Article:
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The "Maturaction" training programme: a groundbreaking course on creating deeptech start-ups

Entrepreneurship Article published on 25 November 2020 , Updated on 25 November 2020

Université Paris-Saclay has expanded its range of programmes, aligning entrepreneurship with the world of research, with the introduction of "Maturaction", a course on management of innovative projects. Proven methodology and concrete research projects are used to bring students' entrepreneurial talents to the fore. The success of this initiative has brought "Maturaction" to be adopted by Université de Versailles - Saint-Quentin-en-Yvelines (UVSQ).

"Maturaction" is an educational project that aims to train students in the management of innovative projects and the creation of deeptech start-ups. The programme was created in 2019, brainchild by Pascal Corbel, associate professor in strategic management of technological innovation, and relying on the experiences of Nathalie Hatton-Asensi,  currently Director of the Department of Training and Success at Université Paris-Saclay. Professor Corbel put "Maturaction" together while working as vice-president for Corporate Relations and Training at Université Paris-Sud. Funded by the Regional Delegation for Research and Technology (DRRT), the programme was designed to bring the entrepreneurial world and the research world together. It is now run by Université Paris-Saclay.

"In the university world, this move is a very innovative one since it brings together so many research laboratories and students with such a diversity of profiles and study levels."

Nicolas Lecompte

Students are given the chance to learn about real-life cases, while for researchers, it presents an opportunity to turn their findings into industrial projects. "A lot of studies from Université Paris-Saclay’s various laboratories and those of its members have great entrepreneurial potential but are not exploited, due to lack of time or expertises," comments Nicolas Lecompte, who directs the programme as entrepreneurship coordinator at the Entrepreneurship division of Université Paris-Saclay's Training and Success Department. "Maturaction" thus allows students from various disciplines and all levels of study to use this vast store of projects to develop their entrepreneurial spirit. "In the university world, this move is a very innovative one since it brings together so many research laboratories and students with such a diversity of profiles and study levels," remarks Nicolas Lecompte. Now on its third year at Université Paris-Saclay, the programme has already trained 75 students involved in a total of five scientific projects.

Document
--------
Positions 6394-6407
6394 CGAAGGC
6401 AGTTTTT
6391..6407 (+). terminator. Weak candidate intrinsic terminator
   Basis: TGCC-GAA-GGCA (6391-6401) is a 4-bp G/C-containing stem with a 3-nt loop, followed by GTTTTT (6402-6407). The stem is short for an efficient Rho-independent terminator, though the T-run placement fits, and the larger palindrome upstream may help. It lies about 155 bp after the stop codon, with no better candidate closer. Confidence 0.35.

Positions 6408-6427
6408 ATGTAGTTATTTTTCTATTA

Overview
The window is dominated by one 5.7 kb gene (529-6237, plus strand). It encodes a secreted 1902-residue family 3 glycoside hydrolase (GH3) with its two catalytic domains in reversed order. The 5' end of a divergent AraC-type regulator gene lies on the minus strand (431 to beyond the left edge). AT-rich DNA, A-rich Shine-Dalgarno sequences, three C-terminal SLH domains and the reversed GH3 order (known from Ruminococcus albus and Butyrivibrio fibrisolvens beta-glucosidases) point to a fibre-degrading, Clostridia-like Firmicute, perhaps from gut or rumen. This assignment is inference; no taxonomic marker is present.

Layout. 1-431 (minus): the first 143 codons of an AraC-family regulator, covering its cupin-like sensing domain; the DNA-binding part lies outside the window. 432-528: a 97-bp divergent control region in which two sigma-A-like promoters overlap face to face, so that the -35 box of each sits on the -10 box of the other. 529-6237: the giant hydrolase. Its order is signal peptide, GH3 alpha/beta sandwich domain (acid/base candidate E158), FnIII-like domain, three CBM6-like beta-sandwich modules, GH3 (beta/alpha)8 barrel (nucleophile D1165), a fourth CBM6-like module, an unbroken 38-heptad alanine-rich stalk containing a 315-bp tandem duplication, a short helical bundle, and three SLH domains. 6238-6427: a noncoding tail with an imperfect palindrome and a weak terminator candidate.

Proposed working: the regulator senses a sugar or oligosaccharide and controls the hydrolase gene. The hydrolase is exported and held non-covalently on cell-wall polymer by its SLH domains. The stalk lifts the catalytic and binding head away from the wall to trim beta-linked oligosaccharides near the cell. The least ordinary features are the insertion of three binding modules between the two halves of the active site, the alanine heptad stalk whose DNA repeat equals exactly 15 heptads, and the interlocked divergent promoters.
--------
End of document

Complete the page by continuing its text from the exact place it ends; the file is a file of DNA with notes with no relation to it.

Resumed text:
A proven methodology

Once the research projects have been identified by the Entrepreneurship division, in collaboration with the University's research development units and those of its research partners (CNRS, CEA, etc.), the students are brought to consider how scientific results could be turned into industrial applications or products. To carry out this task, students are assisted and supervised by François Many, Deputy Managing Director of Incuballiance, the technology incubator shared by the Paris-Saclay cluster. As a highly experienced expert in the field, François Many teaches the students a proven and reliable methodology for exploiting markets and creating start-ups. The students assess a range of potential uses and determine their potential using market and feasibility studies, analysing possible business models, identifying funding methods and checking legal and regulatory obstacles. Over the course of their discussions with students, researchers often unearth other possible applications of their work, new ideas that hadn't occurred to them before, as well as promising areas in which to exploit their findings: these may qualify for funding in the pre-maturation (eg. PoC in Labs) or maturation stages.


A multi-profile and multi-project programme